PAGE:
Falconer is a one-hundred-year-old state prison where Ezekiel Farragut, a professor guilty of fratricide while under the influence of “dangerous drugs,” is being incarcerated for “zip to ten” years. He is addicted to heroin but is currently maintained on methadone.
Ezekiel’s first visitor is his wife, Marcia, but their marriage is very bitter, with Ezekiel mostly acquiescent in the verbal battles. Peter, his son, does not come to see him at any time during the novel. Some of Marcia and Ezekiel’s hostility emerged most notably when he once found her embracing and kissing Sally Midland. As the novel progresses, however, it is clear that Ezekiel’s own homosexuality has been promiscuous and long-standing.
Eben Farragut, Ezekiel’s brother, one is led to suspect, once pushed him out a window, intending to have him fall upon some spear-pointed fence posts, but Ezekiel landed on his knees on the pavement, injuring them so that in prison he claims that an attack by one of the guards has left him crippled. Ezekiel is made into a cruel sideshow by the officers, who want to watch him go through unaided drug withdrawal, and he considers suing for medical mistreatment. The chapter closes with Ezekiel writing letters of complaint to his governor, his bishop, and the “girl he had lived with for two months when Marcia had abdicated and moved to Carmel.”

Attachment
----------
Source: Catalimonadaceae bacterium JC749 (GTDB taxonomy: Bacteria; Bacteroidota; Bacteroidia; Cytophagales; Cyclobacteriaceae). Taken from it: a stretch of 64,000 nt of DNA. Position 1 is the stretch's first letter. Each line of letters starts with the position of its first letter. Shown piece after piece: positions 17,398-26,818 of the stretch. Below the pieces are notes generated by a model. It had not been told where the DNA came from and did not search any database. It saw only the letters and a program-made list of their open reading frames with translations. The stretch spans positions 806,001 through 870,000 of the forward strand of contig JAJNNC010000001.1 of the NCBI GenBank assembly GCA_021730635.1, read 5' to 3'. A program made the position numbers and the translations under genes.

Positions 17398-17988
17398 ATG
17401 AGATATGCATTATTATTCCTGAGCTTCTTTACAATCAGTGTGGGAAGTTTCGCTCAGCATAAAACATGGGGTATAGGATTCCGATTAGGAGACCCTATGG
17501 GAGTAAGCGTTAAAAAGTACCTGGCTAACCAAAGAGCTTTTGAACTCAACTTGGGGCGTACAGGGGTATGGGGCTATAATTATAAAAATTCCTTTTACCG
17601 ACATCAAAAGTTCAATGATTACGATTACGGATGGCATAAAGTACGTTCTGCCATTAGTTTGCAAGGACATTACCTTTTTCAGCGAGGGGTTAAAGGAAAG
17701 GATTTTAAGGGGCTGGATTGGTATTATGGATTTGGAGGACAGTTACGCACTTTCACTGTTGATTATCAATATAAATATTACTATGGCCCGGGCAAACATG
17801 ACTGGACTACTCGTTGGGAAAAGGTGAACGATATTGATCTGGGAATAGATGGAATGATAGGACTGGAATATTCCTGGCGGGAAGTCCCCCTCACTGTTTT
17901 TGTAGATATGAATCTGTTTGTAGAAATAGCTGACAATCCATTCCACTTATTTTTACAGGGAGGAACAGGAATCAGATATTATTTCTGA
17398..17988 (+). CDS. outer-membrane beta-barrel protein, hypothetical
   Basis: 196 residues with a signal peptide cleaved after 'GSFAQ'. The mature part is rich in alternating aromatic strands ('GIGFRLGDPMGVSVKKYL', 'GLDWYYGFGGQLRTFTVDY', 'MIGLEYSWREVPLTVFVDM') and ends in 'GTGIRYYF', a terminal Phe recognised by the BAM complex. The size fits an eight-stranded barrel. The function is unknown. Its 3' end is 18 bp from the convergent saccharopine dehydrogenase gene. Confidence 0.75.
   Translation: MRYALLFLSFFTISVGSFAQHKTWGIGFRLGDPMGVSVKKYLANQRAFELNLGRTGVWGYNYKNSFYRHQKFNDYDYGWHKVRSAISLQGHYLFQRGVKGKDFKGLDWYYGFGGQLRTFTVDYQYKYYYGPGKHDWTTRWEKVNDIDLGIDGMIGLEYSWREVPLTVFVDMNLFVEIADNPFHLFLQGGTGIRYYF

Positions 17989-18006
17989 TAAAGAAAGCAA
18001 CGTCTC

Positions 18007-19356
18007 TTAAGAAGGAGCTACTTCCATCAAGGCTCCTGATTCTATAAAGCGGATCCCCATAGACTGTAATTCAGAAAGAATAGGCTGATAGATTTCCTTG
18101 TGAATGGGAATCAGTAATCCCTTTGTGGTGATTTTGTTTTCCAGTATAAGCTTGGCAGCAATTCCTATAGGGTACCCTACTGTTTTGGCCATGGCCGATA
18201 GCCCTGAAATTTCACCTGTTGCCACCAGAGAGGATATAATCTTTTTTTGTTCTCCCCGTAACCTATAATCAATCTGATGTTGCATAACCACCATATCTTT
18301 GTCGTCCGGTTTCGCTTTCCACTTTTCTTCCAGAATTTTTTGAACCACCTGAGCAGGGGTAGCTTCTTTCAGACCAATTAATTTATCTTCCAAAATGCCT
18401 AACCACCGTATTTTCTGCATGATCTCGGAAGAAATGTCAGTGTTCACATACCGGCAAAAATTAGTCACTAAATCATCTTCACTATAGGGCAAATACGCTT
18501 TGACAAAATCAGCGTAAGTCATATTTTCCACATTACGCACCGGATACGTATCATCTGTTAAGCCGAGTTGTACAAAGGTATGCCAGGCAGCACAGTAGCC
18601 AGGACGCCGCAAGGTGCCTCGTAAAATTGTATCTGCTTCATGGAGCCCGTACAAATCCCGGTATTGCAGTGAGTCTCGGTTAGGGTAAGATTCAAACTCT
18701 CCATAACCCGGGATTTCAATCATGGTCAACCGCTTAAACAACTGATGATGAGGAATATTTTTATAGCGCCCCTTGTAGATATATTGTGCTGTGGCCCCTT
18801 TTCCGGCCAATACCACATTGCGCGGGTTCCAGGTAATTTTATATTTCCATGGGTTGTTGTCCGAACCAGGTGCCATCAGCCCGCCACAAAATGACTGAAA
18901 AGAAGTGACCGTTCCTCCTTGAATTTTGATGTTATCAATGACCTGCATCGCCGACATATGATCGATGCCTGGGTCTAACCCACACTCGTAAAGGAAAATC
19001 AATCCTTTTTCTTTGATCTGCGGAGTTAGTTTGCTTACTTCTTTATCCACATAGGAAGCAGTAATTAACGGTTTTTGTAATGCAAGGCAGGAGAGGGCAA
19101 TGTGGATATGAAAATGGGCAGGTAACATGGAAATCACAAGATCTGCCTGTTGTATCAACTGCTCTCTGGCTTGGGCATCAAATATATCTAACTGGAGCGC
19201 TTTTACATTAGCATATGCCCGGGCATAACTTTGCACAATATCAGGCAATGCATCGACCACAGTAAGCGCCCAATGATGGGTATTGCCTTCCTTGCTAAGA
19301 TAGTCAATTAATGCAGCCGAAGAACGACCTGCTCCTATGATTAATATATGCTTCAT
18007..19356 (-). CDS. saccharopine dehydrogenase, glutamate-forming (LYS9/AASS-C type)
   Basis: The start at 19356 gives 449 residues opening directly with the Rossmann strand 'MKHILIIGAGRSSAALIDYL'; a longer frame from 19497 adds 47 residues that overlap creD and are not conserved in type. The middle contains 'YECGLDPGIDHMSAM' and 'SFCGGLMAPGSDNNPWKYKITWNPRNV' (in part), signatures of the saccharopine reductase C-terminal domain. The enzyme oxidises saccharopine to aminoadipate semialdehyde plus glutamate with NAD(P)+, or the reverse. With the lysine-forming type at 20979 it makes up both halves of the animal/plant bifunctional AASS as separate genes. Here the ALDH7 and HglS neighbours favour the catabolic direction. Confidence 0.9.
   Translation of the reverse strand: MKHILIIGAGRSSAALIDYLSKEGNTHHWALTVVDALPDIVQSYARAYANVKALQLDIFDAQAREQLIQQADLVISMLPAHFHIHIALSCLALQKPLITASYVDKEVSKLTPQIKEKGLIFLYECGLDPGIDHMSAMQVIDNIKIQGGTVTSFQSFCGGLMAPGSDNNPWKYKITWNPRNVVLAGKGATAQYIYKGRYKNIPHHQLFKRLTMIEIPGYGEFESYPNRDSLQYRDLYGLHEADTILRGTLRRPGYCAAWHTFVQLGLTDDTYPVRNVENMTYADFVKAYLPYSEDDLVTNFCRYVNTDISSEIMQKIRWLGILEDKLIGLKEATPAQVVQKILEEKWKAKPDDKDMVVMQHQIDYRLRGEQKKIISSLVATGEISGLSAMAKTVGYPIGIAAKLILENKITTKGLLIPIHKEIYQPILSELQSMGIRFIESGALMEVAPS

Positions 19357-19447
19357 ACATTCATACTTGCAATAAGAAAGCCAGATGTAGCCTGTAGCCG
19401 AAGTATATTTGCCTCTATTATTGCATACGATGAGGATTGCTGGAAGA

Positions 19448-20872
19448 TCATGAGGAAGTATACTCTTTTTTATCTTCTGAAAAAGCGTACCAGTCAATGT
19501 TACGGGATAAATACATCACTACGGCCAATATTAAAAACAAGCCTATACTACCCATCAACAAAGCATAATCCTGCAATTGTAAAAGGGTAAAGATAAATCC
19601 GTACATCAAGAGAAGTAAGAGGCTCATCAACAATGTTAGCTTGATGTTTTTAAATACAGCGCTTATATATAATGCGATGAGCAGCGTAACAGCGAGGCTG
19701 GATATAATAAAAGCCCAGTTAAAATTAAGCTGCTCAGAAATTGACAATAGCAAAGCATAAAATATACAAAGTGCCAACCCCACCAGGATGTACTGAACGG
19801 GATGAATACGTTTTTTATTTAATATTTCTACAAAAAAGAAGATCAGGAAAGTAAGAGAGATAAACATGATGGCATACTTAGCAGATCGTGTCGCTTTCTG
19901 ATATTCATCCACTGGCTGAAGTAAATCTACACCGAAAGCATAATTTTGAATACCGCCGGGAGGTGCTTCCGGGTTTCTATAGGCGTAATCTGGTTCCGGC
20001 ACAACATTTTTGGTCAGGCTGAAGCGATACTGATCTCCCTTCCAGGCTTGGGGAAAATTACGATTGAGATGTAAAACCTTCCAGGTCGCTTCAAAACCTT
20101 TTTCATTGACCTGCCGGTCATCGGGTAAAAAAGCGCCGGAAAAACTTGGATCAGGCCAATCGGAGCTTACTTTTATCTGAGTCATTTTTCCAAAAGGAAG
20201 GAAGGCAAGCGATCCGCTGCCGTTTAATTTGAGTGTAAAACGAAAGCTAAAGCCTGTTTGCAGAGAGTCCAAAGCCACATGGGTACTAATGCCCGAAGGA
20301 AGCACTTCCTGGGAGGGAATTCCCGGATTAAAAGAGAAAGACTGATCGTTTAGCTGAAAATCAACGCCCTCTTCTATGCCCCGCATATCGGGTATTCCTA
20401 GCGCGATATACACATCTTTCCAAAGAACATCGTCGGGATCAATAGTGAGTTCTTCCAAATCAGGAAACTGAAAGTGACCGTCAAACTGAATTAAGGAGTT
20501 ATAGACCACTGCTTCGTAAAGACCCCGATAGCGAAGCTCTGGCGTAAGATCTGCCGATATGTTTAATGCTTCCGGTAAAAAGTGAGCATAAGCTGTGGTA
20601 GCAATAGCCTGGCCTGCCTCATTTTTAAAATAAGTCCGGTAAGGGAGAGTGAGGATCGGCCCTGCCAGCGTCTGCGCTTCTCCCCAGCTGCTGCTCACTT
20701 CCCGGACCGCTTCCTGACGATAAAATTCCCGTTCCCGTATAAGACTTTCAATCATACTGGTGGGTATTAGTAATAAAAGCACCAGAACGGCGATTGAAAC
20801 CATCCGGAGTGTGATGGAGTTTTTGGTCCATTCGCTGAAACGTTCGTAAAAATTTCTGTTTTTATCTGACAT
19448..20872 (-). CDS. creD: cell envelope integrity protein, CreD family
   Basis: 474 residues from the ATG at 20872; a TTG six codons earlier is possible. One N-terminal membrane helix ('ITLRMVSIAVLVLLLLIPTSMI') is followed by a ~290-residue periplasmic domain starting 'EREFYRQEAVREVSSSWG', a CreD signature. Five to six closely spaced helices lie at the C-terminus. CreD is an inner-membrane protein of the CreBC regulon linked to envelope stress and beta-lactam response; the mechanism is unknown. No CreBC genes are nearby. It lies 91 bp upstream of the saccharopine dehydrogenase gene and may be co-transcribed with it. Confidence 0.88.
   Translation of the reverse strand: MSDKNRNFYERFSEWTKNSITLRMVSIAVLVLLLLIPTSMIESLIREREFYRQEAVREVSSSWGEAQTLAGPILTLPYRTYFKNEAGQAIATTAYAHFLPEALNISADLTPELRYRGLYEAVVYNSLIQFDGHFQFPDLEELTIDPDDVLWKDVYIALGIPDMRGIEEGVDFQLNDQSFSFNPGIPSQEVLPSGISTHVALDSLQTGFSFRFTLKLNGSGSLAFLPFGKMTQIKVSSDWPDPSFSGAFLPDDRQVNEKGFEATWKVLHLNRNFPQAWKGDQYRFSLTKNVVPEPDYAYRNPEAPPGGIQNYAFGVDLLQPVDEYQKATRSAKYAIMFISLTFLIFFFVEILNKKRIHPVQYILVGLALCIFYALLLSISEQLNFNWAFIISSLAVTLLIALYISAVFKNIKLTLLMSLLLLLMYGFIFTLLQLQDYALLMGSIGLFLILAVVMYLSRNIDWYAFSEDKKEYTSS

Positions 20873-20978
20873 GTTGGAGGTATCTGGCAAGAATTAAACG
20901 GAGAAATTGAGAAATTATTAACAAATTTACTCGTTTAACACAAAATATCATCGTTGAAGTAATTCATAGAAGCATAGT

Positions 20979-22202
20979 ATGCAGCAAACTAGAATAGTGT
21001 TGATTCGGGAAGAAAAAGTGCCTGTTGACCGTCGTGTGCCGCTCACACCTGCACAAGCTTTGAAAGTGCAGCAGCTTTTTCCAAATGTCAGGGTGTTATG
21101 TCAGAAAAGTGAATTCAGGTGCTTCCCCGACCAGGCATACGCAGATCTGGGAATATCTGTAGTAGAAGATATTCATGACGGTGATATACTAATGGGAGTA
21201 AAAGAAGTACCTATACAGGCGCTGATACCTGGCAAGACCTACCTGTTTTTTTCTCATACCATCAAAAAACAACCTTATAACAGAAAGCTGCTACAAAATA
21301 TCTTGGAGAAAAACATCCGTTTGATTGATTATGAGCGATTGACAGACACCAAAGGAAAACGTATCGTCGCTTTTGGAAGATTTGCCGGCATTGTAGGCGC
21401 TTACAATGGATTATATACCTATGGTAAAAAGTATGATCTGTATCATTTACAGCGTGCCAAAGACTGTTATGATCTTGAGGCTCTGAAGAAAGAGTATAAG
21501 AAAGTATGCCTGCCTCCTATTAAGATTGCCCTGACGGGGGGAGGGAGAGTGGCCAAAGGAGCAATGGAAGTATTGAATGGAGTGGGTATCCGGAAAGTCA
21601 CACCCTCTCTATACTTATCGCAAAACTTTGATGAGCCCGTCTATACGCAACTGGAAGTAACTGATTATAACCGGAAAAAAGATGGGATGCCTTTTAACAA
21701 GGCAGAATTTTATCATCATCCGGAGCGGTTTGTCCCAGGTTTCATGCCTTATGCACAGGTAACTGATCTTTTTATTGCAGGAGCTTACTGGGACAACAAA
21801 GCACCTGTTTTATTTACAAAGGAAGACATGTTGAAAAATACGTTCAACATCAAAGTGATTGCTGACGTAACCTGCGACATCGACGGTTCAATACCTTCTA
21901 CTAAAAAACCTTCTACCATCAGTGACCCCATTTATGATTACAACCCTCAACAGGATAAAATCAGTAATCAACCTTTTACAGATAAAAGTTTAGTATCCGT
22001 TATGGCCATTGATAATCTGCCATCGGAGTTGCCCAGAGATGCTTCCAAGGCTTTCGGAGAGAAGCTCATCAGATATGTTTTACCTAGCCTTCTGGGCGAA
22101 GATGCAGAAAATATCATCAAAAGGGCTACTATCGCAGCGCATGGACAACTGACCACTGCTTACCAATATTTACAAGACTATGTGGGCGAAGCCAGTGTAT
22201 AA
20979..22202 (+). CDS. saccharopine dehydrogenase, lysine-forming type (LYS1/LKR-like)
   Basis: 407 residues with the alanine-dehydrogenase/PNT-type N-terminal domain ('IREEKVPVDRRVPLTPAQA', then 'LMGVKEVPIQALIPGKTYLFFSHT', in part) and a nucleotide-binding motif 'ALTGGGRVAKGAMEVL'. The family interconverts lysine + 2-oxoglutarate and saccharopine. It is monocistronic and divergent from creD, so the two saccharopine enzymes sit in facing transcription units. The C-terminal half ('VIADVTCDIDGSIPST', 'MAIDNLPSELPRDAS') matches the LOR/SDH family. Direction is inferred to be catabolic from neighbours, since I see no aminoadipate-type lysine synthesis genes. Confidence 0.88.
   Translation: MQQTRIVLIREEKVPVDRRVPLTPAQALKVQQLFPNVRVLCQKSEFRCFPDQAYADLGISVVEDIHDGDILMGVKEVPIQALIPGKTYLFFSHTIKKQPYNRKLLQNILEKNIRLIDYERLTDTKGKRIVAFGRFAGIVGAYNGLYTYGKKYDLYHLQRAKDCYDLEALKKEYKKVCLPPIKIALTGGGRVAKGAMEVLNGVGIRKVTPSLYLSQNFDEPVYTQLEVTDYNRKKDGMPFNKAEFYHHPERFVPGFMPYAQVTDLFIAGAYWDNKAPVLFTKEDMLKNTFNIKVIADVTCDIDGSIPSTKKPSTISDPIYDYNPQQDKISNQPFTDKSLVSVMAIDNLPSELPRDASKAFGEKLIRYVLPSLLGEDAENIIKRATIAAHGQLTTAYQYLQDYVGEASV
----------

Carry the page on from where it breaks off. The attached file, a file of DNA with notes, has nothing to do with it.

Pivotal to the plot is Ezekiel’s sexual affair with the highly intelligent Jody, who cleverly decides to forgo his diploma from the Fiduciary University of Banking as it comes into Falconer. When a cardinal comes in a helicopter to award Fiduciary U. diplomas and to offer Holy Communion to a select twenty-five of the prisoners, Jody escapes among the acolytes. Once outside, he is caught by the cardinal in a blatant lie—that he is...
(The entire section is 746 words.)